WASHINGTON - For all the information Democrats and Republicans threw at each other Thursday night about a debt ceiling plan nearing a vote in the House, the highlight for Rep. William L. Owens might have been what he did not know - how some $3 trillion in spending cuts proposed by the Republican leadership would affect Northern New York.
"I have no idea what it cuts," Mr. Owens, D-Plattsburgh, said in an interview about an hour before the vote was abruptly delayed - an indication of the trouble Republicans were having gathering votes from their own members. "It almost has the smell of pass it and decide later."
Competing plans to slash government spending in exchange for raising the federal debt limit offered many big numbers for total reductions but few specifics on how those numbers will fall on various federal programs. Neither House Speaker John A. Boehner, R-Ohio, nor Senate Majority Leader Harry Reid, D-Nev., was talking in such detail, focusing instead on big-picture numbers that will meet demands to have cuts match the increase in borrowing authority.
That left advocacy groups to fill in the gaps while Democrats complained about Republicans' singular focus on shrinking federal programs. Mr. Owens said he would have voted against the bill in any event because it seeks a constitutional amendment for a balanced budget - even though he has been supportive of making budget cuts a condition for raising the debt ceiling.
And Rep. Louise M. Slaughter, D-Fairport, ranking Democrat on the House Rules Committee, declared on the House floor, "We have no idea what cuts are in this bill."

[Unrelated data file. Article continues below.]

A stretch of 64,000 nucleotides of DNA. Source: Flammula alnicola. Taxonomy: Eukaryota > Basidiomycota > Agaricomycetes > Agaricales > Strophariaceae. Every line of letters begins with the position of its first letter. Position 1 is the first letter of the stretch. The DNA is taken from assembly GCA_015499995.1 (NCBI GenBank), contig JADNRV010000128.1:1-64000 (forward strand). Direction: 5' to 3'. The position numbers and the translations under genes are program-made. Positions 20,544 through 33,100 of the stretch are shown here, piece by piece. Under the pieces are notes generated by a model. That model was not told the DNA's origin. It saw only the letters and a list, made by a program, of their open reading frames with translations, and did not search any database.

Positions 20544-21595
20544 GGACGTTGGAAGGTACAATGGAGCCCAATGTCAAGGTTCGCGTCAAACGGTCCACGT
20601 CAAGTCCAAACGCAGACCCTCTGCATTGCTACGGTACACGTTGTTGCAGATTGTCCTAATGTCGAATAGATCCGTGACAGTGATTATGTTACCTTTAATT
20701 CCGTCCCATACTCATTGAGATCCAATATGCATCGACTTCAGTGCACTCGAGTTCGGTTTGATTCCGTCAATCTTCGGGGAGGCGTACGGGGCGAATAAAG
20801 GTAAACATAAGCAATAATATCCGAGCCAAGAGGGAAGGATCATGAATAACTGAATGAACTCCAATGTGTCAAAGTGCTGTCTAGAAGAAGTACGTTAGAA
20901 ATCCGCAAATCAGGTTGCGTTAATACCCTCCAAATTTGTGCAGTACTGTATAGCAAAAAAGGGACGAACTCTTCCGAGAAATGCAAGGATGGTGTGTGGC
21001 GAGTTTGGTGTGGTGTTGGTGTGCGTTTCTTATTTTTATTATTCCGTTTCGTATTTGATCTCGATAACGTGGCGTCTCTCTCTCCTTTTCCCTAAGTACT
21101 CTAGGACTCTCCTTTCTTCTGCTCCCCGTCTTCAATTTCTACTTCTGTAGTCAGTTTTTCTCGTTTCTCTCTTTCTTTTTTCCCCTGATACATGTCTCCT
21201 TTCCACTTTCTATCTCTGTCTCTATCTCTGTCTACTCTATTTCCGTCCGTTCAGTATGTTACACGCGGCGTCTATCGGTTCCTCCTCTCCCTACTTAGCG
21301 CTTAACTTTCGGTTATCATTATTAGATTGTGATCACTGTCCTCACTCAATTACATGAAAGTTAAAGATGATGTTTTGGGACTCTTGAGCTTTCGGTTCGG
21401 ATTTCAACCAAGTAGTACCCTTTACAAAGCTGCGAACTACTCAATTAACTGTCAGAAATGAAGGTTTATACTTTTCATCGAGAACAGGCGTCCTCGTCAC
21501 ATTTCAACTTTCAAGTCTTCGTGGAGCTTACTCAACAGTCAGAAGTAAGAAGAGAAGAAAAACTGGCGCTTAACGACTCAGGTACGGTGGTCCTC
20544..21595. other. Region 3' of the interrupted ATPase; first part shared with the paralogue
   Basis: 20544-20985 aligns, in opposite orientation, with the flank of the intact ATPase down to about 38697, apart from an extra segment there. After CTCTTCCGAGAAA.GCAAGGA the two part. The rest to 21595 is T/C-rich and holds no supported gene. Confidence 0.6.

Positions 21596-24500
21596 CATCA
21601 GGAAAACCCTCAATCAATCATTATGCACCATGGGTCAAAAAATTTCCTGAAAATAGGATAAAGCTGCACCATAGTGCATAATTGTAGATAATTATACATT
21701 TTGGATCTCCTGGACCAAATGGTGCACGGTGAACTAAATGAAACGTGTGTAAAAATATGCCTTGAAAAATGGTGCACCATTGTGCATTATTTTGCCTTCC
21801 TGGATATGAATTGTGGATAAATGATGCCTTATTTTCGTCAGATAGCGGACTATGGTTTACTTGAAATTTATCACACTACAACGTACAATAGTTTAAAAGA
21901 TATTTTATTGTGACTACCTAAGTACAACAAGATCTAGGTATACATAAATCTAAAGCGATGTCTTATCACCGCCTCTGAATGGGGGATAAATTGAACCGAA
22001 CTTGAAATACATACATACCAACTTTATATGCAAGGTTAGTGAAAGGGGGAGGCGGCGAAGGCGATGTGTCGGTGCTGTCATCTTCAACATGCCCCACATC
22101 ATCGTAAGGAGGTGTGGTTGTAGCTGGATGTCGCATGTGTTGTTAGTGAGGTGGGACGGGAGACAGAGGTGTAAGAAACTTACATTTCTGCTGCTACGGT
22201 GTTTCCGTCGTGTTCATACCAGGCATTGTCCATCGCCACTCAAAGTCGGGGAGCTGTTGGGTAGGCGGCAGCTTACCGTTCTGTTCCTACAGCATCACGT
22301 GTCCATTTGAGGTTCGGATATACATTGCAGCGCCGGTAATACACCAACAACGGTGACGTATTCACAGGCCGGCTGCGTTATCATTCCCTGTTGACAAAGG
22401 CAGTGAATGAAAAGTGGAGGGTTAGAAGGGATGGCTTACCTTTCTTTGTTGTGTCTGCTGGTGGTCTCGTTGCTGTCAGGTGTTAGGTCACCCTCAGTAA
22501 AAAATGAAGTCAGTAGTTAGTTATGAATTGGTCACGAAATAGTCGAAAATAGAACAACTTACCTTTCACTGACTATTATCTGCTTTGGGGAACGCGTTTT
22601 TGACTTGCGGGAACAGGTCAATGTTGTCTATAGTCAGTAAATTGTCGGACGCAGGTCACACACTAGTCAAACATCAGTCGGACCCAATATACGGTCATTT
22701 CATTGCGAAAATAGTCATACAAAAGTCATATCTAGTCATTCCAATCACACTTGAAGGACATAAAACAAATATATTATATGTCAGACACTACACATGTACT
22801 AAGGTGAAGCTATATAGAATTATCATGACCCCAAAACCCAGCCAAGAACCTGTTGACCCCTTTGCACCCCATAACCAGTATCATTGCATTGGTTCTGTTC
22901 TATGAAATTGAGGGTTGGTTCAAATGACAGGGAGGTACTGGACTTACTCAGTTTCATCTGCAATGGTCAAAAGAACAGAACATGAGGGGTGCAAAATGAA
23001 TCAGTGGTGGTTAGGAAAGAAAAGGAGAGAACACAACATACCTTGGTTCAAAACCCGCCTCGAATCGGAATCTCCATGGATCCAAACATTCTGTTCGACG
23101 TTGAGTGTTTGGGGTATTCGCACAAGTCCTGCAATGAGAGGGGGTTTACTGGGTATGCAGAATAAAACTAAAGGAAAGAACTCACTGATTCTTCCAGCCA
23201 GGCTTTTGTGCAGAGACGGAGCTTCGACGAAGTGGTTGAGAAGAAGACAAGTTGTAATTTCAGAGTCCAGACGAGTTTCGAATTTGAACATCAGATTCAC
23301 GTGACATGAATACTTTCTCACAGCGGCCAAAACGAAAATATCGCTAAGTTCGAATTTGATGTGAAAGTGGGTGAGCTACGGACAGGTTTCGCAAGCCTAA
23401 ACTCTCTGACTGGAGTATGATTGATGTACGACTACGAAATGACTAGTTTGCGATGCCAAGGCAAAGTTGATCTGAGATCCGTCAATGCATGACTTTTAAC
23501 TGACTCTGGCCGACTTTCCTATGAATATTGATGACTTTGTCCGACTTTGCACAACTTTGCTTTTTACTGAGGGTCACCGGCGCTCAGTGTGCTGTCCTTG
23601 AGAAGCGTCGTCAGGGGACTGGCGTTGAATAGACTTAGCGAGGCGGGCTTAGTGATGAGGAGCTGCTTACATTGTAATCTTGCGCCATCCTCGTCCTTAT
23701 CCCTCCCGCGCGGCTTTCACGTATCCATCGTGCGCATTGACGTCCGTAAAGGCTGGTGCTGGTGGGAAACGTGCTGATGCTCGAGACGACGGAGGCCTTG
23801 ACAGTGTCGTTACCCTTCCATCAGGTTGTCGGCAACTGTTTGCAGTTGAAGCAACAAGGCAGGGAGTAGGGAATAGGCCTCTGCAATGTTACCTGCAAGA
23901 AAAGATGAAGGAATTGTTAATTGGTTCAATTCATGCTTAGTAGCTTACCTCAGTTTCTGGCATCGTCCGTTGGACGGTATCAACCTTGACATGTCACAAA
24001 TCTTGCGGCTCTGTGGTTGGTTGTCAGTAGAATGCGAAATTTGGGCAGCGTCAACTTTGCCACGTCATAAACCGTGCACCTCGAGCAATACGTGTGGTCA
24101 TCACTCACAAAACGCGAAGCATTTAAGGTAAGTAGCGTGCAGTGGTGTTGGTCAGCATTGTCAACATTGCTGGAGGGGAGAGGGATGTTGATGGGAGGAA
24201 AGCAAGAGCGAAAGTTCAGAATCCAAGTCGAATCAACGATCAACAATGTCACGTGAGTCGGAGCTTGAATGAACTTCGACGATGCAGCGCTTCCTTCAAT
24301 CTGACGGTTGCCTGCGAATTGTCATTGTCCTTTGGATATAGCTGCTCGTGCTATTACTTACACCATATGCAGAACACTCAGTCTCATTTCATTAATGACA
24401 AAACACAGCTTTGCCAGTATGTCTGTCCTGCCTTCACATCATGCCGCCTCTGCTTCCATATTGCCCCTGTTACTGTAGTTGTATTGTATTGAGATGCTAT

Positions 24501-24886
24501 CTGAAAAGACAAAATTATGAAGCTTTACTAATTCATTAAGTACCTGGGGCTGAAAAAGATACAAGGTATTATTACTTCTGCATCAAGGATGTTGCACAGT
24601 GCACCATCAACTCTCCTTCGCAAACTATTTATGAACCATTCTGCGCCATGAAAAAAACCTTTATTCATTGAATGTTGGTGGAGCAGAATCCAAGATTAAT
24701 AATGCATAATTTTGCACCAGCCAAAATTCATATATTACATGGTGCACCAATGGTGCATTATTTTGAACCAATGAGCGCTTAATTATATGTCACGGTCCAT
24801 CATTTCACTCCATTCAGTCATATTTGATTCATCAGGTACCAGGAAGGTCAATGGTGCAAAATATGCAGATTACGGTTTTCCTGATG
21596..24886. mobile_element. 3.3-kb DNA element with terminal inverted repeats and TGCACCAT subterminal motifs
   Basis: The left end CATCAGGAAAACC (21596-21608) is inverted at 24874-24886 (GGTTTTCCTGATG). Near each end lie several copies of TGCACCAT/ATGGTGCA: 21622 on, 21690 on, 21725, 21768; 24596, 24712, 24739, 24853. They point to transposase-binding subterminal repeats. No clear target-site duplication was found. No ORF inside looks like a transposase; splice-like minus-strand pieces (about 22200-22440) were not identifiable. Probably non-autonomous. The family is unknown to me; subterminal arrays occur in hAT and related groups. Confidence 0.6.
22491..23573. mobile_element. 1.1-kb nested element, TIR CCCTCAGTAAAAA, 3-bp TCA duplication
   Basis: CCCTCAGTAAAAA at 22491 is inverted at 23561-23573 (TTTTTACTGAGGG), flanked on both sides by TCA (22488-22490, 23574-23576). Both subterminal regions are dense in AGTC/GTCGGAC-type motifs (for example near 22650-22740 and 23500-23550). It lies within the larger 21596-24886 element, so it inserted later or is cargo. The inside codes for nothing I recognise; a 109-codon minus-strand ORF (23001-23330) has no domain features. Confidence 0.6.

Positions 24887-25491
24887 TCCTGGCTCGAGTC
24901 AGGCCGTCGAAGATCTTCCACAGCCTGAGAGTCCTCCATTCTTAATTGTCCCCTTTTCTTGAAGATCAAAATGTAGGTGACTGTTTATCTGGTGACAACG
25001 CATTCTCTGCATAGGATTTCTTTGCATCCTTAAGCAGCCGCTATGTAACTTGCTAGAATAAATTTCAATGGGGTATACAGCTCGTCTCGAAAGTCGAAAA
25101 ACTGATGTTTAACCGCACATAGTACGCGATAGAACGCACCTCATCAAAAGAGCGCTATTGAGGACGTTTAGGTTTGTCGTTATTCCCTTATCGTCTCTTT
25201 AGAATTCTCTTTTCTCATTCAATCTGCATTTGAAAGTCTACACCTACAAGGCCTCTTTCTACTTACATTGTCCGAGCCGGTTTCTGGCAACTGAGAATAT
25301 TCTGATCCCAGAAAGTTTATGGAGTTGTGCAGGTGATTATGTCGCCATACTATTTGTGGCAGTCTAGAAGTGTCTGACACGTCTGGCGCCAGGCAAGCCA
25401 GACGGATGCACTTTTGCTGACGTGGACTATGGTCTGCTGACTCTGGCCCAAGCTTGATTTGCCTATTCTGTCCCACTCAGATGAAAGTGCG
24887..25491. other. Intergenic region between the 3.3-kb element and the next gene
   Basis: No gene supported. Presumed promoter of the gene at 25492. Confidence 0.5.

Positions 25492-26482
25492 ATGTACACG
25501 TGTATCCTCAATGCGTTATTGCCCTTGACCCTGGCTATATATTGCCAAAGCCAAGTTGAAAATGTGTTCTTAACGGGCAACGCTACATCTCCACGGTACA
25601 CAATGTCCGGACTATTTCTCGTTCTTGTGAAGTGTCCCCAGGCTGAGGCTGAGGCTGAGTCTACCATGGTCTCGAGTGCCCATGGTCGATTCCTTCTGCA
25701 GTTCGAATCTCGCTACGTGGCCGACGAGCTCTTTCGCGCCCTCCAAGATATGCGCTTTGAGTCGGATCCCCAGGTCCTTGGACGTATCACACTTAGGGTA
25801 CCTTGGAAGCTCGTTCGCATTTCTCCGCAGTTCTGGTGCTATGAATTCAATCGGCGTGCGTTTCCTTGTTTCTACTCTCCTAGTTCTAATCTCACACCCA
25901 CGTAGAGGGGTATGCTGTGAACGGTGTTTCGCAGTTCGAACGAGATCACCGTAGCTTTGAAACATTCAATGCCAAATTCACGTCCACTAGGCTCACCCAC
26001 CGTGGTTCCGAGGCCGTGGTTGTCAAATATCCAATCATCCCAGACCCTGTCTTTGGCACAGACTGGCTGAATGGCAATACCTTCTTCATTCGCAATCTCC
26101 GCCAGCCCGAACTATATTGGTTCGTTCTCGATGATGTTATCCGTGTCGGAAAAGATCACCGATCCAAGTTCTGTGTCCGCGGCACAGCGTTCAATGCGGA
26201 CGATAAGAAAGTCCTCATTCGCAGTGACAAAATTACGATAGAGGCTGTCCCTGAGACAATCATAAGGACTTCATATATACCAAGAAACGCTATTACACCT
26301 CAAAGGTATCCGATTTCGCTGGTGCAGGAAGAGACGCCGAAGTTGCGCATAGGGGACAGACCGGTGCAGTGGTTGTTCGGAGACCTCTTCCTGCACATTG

The Center on Budget and Policy Priorities, a liberal-leaning research group, suggested the GOP plan would have to either cut entitlement programs such as Medicare and Social Security or "eviscerate the safety net for low-income children, parents, senior citizens, and people with disabilities."
"There is no other plausible way to get $1.5 trillion in entitlement cuts in the next ten years," he CBPP's executive director, Robert Greenstein, said in a column on the organization's website.
That figure, he said, reflects documents Mr. Boehner's office gave to GOP lawmakers indicating that "entitlement reforms and savings" will generate the $1.8 trillion in additional savings the bill requires on top of $1.2 trillion in discretionary programs.
By cutting $1.5 trillion from entitlements, Congress can generate $1.8 trillion in savings, including interest, Mr. Greenstein said.
The Republican plan mandates $1.2 trillion in a first round of savings, to come from discretionary programs.
After hitting those programs hard, Mr. Greenstein said, lawmakers will have little choice but to focus the next $1.8 trillion in cuts on entitlement programs.
Mr. Greenstein noted that Social Security or Medicare were targeted for cuts in three proposals floated before lawmakers this year: the "Gang of Six" compromise offered by a bipartisan group of senators, a deal between Mr. Boehner and President Barack Obama that fell apart, and the House GOP budget resolution crafted by Rep. Paul Ryan, R-Wis., that passed the House.
But one Republican lawmaker, Rep. Christopher P. Gibson of Kinderhook, said the GOP proposal strengthens Social Security and that he does not support cutting Medicare benefits for people currently enrolled.
Mr. Gibson and other New York Republican lawmakers appeared likely to support it. The one lawmaker who most often sides with the right wing, Rep. Ann Marie Buerkle, R-Onondaga Hill, has indicated her support. Should the GOP approach prevail, these lawmakers will be asked to vote again to raise the debt ceiling next year, along with additional spending cuts.
To some extent, Mr. Owens's political sense of smell states the obvious. Both Mr. Boehner's plan and Mr. Reid's rival proposal include a bipartisan committee to identify more savings in the next few months. And cuts are the likely route; the committee appears unlikely to recommend tax increases because of stiff opposition from the conservative House Republican rank and file.
The conservative Heritage Foundation urged against all the plans that have been floated, calling instead for deeper cuts to government programs.
"Forget the McConnell, McConnell-Reid, Coburn, Gang-of-Six, Boehner, and Reid plans. Go with the American plan - cut government spending, deeply and right now, for the good of the country," the organization urged on its website.